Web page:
Public health experts are sounding the alarm about a rise in head and neck, commonly known as HPV. For Michael Becker, getting the word out has become a personal crusade. He's spent a lifetime in the business of diagnosis and treatment of cancer, which is why a glance in the mirror two years ago frightened him, reports CBS News' Jon LaPook.
"I saw this huge lump on the right side of my neck," Becker said. "I said I think it's cancer."
It was advanced throat cancer from HPV. The same virus causes cervical cancer but unlike cervical cancer, there's no routine screening test for cancer of the throat. A recent study found about seven million adult males have high risk strains of oral HPV.
Most infections clear, but about 13,000 per year are linked to cancer of the back of the throat. There is a vaccine to prevent HPV, usually given at age 11 or 12. However, only 43 percent of teens complete the recommended doses.
"We have a moral obligation to wipe HPV off the face of the planet," Becker said.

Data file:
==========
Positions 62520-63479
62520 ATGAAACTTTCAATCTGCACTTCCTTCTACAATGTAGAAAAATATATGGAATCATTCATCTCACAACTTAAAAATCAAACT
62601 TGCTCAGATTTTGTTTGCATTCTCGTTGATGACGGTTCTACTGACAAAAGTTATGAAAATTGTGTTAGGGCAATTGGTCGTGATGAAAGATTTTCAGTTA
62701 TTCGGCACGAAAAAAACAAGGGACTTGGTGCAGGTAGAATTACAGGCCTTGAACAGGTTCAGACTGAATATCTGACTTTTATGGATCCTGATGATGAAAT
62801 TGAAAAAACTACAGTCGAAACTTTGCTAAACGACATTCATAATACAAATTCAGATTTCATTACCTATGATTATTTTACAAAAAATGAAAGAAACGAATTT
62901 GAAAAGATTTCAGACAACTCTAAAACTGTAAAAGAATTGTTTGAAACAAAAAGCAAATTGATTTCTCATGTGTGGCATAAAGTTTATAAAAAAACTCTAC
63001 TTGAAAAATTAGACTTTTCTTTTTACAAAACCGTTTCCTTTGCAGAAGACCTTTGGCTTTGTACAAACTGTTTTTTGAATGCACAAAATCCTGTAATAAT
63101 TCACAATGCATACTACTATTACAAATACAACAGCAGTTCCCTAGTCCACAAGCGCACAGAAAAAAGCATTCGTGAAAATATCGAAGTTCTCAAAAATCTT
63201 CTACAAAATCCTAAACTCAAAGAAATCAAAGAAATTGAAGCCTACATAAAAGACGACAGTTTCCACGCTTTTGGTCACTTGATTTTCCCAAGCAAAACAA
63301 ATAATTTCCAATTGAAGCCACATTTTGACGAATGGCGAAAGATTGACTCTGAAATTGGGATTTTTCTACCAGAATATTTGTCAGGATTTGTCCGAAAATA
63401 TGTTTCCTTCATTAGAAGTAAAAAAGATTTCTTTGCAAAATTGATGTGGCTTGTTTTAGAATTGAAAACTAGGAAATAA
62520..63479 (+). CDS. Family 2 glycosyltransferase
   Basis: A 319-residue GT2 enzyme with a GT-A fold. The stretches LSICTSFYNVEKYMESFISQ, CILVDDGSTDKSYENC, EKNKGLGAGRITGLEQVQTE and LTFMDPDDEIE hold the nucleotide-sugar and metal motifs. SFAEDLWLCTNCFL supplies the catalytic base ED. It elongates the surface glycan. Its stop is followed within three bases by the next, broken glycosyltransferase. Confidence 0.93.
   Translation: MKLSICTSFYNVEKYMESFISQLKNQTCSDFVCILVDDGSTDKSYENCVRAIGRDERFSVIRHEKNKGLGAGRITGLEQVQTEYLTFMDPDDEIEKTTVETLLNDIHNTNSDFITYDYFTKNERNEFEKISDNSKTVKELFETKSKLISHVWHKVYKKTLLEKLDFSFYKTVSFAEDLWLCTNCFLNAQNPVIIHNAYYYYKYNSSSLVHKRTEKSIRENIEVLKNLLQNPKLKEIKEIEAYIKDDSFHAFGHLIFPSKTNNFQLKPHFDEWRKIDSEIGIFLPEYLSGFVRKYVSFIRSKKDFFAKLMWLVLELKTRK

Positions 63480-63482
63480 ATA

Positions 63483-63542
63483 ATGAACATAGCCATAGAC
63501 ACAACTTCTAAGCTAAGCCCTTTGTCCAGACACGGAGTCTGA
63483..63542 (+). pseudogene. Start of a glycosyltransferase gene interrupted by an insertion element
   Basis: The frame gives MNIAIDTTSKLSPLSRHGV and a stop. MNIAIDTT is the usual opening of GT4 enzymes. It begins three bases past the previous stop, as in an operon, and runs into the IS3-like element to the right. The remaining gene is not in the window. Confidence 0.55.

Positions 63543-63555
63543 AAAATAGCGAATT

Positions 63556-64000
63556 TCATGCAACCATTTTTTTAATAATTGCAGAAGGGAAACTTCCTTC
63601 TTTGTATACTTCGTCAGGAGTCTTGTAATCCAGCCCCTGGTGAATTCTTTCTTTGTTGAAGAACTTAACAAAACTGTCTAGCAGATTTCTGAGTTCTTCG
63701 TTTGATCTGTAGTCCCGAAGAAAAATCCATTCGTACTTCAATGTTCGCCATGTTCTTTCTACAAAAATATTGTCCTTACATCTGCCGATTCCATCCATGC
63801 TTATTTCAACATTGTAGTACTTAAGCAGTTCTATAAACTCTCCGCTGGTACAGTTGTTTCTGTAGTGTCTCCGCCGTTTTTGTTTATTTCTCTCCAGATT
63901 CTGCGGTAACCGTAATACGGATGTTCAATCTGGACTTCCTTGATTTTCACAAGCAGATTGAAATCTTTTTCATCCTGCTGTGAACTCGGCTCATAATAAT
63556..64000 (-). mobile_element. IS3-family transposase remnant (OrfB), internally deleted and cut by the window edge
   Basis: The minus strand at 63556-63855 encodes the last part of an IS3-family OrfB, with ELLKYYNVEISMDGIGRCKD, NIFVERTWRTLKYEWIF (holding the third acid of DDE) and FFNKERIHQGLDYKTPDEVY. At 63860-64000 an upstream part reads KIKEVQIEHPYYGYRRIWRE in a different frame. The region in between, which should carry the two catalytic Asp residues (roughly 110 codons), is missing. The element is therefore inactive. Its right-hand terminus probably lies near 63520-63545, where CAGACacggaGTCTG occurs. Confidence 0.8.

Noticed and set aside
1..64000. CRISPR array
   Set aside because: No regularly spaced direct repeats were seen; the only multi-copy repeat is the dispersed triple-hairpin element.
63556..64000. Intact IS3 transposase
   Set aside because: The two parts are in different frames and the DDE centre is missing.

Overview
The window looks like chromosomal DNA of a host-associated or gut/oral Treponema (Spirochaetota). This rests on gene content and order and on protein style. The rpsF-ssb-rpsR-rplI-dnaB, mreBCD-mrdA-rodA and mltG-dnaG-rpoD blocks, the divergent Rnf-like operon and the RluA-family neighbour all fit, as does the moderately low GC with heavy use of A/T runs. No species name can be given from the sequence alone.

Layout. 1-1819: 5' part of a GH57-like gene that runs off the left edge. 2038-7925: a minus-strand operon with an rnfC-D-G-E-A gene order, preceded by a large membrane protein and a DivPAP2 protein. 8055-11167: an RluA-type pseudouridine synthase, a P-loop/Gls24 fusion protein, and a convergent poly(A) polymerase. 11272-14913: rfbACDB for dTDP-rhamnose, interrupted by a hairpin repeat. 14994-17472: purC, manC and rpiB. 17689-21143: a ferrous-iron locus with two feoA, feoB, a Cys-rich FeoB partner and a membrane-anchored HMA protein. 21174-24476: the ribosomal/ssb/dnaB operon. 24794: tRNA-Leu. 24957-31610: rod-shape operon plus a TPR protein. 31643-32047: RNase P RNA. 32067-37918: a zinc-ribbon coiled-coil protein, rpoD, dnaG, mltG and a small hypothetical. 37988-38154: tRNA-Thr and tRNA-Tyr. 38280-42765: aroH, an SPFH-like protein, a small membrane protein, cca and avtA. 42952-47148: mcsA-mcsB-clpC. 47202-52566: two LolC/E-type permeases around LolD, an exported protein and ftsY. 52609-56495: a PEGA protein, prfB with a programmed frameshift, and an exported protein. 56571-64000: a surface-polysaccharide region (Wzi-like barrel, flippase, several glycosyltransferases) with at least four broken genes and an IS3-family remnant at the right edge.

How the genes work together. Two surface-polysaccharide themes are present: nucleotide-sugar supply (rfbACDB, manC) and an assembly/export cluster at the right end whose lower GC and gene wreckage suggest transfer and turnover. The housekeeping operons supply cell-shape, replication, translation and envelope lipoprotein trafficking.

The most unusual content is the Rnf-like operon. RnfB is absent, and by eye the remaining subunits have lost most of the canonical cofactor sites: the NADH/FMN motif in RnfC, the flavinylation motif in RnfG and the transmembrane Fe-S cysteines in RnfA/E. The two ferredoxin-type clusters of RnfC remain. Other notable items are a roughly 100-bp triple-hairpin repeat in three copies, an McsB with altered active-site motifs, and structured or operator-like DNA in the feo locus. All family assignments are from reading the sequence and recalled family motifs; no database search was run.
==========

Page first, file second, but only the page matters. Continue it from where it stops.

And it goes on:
Becker has detailed his experience in a blog and a memoir.
"I've had different people reach out to me saying, 'You know, I was on the fence about my son' then after reading the articles and looking into it they're 'like you know, thank you,'" his wife Lori said.
Last year, Becker was in an immunotherapy clinical trial at the National Institutes of Health, but it failed. He is finishing up a chemotherapy cycle and his ninth and final visit is next week. Tumors have shrunk but may be showing signs of resistance to this treatment.
"I know that what time I have left really needs to be devoted to raising awareness of the fact that my condition could have been avoided," Becker said.
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